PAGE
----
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Opening statements today in appeal to protect DACA; last chance to register to vote in MO August primary; and mapping big-game routes.


Highland Park mass shooting witnesses describe horrific scene, police release details about shooter, and Rudy Giuliani, Senator Lindsey Graham, receive subpoenas as part of an investigation surrounding former President Trump.


From flying saucers to bologna: America's summer festivals kick off, rural hospitals warn they do not have the necessities to respond in the post-Roe scramble, advocates work to counter voter suppression, and campaigns encourage midterm voting in Indian Country.

OH County Working to Treat Stressors that Lead to Youth Marijuana Use


Tuesday, September 21, 2021   

DAYTON, Ohio -- An Ohio county is taking a trauma-informed approach to its work on preventing marijuana use in teens.

As marijuana policy changes were enacted in Ohio over the last few years, families in Montgomery County grew concerned about the impact it would have on teenagers' perceived risk of substance use.

In response, the county's Alcohol Drug Addiction Mental Health Services (ADAMHS), provides prevention programming in all of its 16 public-school districts, as well as parochial and charter schools.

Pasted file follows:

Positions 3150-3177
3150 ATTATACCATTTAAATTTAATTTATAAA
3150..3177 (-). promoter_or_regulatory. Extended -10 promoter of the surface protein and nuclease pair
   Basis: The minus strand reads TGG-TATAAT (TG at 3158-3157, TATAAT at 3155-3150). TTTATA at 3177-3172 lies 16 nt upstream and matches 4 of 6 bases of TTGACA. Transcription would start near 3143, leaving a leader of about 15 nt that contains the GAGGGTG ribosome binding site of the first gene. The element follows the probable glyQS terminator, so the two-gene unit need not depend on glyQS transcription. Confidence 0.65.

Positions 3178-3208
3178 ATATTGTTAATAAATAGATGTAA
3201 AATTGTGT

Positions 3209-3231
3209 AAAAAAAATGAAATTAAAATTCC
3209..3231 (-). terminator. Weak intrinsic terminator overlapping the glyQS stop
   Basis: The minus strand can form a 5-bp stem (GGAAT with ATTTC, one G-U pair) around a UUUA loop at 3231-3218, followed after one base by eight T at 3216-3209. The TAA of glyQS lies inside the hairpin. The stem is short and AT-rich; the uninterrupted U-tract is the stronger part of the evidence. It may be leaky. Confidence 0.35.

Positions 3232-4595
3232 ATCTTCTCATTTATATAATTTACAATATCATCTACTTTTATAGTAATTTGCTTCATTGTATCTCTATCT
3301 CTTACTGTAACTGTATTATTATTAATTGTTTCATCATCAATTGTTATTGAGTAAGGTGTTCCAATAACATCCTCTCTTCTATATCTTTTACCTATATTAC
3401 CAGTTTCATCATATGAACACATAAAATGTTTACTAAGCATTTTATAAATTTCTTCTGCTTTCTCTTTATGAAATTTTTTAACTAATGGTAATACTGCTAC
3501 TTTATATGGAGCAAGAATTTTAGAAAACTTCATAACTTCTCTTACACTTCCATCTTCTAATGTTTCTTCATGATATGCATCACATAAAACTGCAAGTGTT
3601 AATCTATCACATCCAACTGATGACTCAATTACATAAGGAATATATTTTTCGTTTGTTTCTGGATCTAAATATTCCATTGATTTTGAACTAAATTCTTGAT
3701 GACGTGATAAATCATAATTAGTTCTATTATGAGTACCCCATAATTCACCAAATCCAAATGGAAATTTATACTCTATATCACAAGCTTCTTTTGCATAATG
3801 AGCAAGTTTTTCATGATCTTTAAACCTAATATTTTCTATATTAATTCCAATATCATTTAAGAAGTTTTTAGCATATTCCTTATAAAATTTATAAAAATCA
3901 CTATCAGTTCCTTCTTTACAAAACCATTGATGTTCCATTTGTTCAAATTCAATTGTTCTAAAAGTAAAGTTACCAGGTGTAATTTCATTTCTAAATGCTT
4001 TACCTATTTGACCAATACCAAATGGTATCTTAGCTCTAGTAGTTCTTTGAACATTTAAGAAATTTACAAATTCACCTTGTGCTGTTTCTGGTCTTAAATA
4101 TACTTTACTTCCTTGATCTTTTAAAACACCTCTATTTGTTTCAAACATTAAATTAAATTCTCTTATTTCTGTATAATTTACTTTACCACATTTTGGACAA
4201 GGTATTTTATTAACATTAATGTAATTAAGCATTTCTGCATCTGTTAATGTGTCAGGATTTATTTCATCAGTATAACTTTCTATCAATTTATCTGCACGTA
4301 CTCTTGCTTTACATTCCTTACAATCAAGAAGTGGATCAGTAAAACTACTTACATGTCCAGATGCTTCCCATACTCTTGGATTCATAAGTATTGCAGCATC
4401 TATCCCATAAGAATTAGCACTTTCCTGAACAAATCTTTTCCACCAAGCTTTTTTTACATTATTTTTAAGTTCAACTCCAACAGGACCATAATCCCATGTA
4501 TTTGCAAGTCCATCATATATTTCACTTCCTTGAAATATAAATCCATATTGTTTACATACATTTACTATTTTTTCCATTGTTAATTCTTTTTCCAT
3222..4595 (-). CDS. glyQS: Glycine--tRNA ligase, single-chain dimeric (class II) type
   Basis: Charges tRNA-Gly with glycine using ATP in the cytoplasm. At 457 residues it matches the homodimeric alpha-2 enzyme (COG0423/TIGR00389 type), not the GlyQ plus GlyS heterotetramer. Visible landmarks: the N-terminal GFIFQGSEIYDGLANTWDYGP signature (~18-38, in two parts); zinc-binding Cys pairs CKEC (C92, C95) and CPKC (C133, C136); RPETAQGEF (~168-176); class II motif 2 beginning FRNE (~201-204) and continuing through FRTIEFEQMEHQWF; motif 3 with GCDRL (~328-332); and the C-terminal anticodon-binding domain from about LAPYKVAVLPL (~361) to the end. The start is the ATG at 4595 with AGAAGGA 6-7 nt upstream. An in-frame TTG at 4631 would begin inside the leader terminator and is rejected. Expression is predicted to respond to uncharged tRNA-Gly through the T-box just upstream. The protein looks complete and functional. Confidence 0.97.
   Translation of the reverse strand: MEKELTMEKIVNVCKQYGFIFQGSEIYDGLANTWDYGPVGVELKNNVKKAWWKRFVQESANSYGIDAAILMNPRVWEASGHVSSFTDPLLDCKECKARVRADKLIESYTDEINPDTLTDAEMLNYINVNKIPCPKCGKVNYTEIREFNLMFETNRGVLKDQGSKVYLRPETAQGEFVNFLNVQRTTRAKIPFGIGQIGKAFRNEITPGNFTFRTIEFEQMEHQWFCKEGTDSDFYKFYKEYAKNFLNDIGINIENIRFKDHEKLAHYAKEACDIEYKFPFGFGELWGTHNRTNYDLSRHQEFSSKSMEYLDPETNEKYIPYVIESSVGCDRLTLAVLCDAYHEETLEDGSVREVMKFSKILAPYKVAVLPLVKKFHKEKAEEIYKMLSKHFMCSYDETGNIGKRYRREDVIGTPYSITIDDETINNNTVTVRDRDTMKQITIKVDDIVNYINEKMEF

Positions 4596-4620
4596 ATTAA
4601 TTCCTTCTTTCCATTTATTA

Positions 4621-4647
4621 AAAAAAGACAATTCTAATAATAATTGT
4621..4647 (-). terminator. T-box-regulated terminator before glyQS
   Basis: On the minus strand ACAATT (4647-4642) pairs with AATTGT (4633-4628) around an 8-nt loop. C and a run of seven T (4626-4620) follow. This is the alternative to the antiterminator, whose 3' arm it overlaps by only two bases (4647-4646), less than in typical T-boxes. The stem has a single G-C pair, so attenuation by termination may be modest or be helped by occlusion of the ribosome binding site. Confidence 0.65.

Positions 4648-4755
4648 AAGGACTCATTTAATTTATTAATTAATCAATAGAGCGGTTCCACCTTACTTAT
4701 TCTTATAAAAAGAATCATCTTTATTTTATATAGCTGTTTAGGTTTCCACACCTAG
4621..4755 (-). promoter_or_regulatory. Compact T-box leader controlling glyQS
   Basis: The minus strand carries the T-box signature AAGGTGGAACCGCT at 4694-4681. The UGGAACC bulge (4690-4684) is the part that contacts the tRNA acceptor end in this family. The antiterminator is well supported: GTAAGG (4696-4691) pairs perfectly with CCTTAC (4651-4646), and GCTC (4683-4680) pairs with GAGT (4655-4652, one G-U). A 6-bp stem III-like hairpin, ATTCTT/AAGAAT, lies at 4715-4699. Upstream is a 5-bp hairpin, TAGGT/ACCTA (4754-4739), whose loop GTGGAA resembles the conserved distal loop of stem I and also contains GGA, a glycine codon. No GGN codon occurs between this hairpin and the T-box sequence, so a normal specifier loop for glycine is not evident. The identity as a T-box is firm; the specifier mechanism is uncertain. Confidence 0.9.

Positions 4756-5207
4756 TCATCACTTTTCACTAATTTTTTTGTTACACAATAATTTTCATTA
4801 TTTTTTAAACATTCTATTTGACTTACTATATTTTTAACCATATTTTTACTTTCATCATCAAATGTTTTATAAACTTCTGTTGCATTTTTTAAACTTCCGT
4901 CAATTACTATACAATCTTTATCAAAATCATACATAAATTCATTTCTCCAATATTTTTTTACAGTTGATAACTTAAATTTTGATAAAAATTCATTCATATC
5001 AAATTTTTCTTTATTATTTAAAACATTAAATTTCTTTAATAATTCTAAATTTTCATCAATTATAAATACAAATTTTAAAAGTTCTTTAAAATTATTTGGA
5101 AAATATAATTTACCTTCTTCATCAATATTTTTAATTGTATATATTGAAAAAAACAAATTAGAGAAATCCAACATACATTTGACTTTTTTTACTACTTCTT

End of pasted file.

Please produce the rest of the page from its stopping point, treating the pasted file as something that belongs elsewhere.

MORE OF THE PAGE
Tristyn Ball, director of prevention and early intervention services for Montgomery County ADAMHS, said it is important to get at the root cause of drug use.

"What we've shifted to is an approach that, rather than using punitive measures, really moving towards, if a young person is using, really identifying why are they using marijuana?" Ball explained. "And what can we do to give them the skills that they need to perhaps make healthier decisions?"

ADAMHS has partnered with Dayton Children's Hospital and its student resiliency coordinators, who work directly with young people who have endured trauma.

Local county data show that around 15% of young people have tried marijuana, which has decreased over the last few years. Many that do use are starting as young as 13 years old, which can have an impact on brain development.

Medical marijuana was legalized in Ohio in 2016. Many studies show that medicinal cannabis can be helpful for adults in treating chronic pain, as well as effects from certain diseases. Ball pointed out their prevention work is not about stigmatizing medical marijuana use, but about understanding the impact substances can have on teenagers.

"Medicine is medicine, you know, it's prescribed by a doctor," Ball emphasized. "When we look at opioids, or really any kind of controlled substance, we trust medical professionals to prescribe that. It's just about making sure that overall our goal is just the health and wellness of a young person."

Over the past year, Ball noted ADAMHS has screened more than 1,000 students in the county for behavioral-health indicators, including depression, anxiety and substance use.

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